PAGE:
While opioid-related deaths were common among older age groups as well â€” there were about 6,700 among adults ages 35 and 44, more than 5,600 among adults 45 to 54, more than 3,800 among adults 55 to 64 and around 800 among adults older than 65 â€” they accounted for a smaller proportion of deaths in these populations.
Among the eldest two age groups, however, the percentage of deaths attributable to opioids remained relatively low, but jumped by 745% and 635%, respectively.
Still, the study says opioids were involved in 1.5% of all deaths in 2016, regardless of age group. That means, the researchers write, that the drugs were responsible for more life years lost than high blood pressure, HIV/AIDs and pneumonia, and a tenth of those lost to cancer.
â€œPremature death from opioid-related causes imposes an enormous and growingÂ public health burdenÂ across the United States,â€ the researchers write. â€œThese trends highlight a need for tailored programs and policies.
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MANATEE COUNTY, Fla. —Â Spectrum 13 News is taking a unique look at how the opioid crisis and heroin epidemic are affecting the children and families of addicts.
- Documentary, Town Hall discuss collateral damage
- Participants stressed need for communities to work together
- Programming will re-air May 26, 28
“The Opioid Crisis: Raising Heroin’s Children” is an original documentary focusing on the devastating impact heroin is having on Florida’s young people. It features three people affected by addiction: a user, a mother of an addict and a child of an addict.
One of the documentary’s subjects, Jessica Denichilo, first started using narcotics prescribed by her doctor. It eventually led her to a point where she was injecting heroin and other opiates into her veins.
Eventually, her addiction led to the loss of her children to foster care.
“I feel that addicts as a whole get a bad rap,” Jessica told us as she prepared to watch the documentary with a group of people in Bradenton. “People think that we’re lost causes of society, and in many cases that’s not true. We’re good people, we just went down a wrong path.”
The documentary shares harrowing stories of overdoses, jail time, broken families and in some cases, recovery and redemption.
After the documentary aired, a group of doctors, counselors, government leaders and law enforcement officers took part in a Town Hall-style discussion to continue the conversation.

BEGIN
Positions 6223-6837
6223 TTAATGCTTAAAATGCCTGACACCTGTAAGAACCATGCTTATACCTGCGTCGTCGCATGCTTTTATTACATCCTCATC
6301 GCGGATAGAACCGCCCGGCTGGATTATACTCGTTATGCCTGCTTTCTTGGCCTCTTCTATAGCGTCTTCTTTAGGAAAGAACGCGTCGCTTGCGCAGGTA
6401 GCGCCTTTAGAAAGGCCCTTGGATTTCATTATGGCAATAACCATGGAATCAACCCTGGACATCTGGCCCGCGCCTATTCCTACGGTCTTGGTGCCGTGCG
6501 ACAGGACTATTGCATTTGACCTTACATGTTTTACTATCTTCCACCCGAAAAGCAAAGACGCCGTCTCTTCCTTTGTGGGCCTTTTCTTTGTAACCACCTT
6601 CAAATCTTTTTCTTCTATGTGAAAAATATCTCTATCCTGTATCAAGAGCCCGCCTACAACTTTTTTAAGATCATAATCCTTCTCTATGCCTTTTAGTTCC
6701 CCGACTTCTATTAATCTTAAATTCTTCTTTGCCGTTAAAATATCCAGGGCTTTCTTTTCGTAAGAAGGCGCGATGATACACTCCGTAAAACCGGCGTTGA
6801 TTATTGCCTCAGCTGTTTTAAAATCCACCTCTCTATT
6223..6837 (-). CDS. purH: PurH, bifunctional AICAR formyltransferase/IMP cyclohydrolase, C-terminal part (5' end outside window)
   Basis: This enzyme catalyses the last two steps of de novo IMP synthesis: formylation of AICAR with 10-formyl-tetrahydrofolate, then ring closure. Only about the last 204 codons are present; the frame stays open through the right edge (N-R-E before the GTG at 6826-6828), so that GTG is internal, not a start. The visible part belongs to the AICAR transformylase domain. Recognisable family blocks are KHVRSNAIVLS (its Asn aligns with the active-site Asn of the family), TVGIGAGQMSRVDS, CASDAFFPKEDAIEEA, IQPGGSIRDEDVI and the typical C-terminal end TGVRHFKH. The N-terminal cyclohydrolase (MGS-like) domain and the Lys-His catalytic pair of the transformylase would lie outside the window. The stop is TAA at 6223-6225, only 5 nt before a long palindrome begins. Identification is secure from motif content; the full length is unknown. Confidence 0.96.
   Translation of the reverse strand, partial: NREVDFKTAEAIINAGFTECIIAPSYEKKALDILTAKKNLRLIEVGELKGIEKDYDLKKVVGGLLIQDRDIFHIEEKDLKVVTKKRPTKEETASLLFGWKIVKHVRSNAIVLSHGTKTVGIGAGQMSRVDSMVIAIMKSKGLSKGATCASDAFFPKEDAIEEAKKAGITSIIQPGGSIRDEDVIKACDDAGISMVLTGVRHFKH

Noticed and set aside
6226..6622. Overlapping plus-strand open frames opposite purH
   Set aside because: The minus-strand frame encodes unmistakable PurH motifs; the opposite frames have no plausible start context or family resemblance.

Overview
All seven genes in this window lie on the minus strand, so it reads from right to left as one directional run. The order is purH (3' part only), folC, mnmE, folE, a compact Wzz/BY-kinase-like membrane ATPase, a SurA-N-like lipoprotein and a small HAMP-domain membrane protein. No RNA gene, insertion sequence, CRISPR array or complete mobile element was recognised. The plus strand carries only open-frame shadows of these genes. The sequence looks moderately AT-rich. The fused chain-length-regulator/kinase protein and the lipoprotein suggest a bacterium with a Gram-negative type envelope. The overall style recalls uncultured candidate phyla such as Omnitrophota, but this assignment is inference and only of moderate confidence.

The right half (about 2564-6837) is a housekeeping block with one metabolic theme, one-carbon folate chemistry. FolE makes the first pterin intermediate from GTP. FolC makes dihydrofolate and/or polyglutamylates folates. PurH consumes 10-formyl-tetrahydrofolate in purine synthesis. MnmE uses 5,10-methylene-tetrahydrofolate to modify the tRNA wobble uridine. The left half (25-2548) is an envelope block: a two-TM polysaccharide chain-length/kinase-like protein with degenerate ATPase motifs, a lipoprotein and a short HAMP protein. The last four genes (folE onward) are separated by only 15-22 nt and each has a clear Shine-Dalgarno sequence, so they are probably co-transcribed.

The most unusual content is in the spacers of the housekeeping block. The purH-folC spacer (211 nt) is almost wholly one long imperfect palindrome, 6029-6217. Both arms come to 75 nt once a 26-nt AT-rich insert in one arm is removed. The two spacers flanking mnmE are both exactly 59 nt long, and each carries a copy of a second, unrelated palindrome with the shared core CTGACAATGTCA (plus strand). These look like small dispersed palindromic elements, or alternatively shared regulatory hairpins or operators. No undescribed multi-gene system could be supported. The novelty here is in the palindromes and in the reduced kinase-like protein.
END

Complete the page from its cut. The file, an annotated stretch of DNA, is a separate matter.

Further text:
Panelists said it’s important for communities to work together to find solutions.
“I think we’ve been doing a lot of talking for a couple years,”Â said Gerrie Stanhope, President of Silent No Longer. “We need more action. We need treatment centers in Manatee County. We need funding for people that don’t have insurance or money to go into treatment centers. There’s a lot of work to do.”
As for Denochilo, she said she’s close to regaining custody of her children. She hopes participating in the documentaryâ€‹ will help others.on. We need treatment centers in Manatee County. We need funding for people that don’t have insurance or money to go into treatment centers. There’s a lot of work to do.”
“I mean, if this helps one addict, gives one person the opportunity to live, then it was all worth it,” she said.
The documentary and town hall will re-air Saturday and Monday nights at 7 p.m.
It is National Prevention Week 2018-
This is an annual health observance dedicated to increasing the prevention of substance use and promotion of mental health.
Today’s topic is Underage Drinking and Alcohol Misuse Prevention
TALLAHASSEE, Fla.Â – The Florida House’s version of legislation to combat the state’s opioid epidemic is headed to the floor.
The bill, which passed the Health & Human Services Committee on Wednesday, would impose new restrictions on prescriptions. Most initial prescriptions would have a limit of three days but doctors can prescribe up to seven days for acute pain exceptions.
The proposal doesn’t cover cases of chronic pain or cancer. It would also require all health care professionals to participate in a statewide database that monitors prescriptions.
During the committee meeting, Rep. Jim Boyd told lawmakers the measure has undergone some changes after consultation with the Senate and Gov. Rick Scott’s office.
A Senate version has passed all its committees but Sen. Lizbeth Benacquisto said the bill remains a work in progress.
Central Florida has had its share of problems with opioid use.
On the streets of Osceola County, the grip of opioid addiction is strong.
Osceola County was the first in the state to move forward with a lawsuit against 21 pharmaceutical companies.
In the lawsuit, the county claims the opioid crisis is costing taxpayers money.
In Ocala, police said they are fighting the growing heroin and opioid epidemic by creating an amnesty program that could help save lives. There have been 22 overdoses and seven deaths since the year began, police said.
Law enforcement agencies have used the drug Narcan to save lives.
Narcan reverses an overdose of opioid, including heroin and pain medications such as morphine, oxycodone and hydrocodone.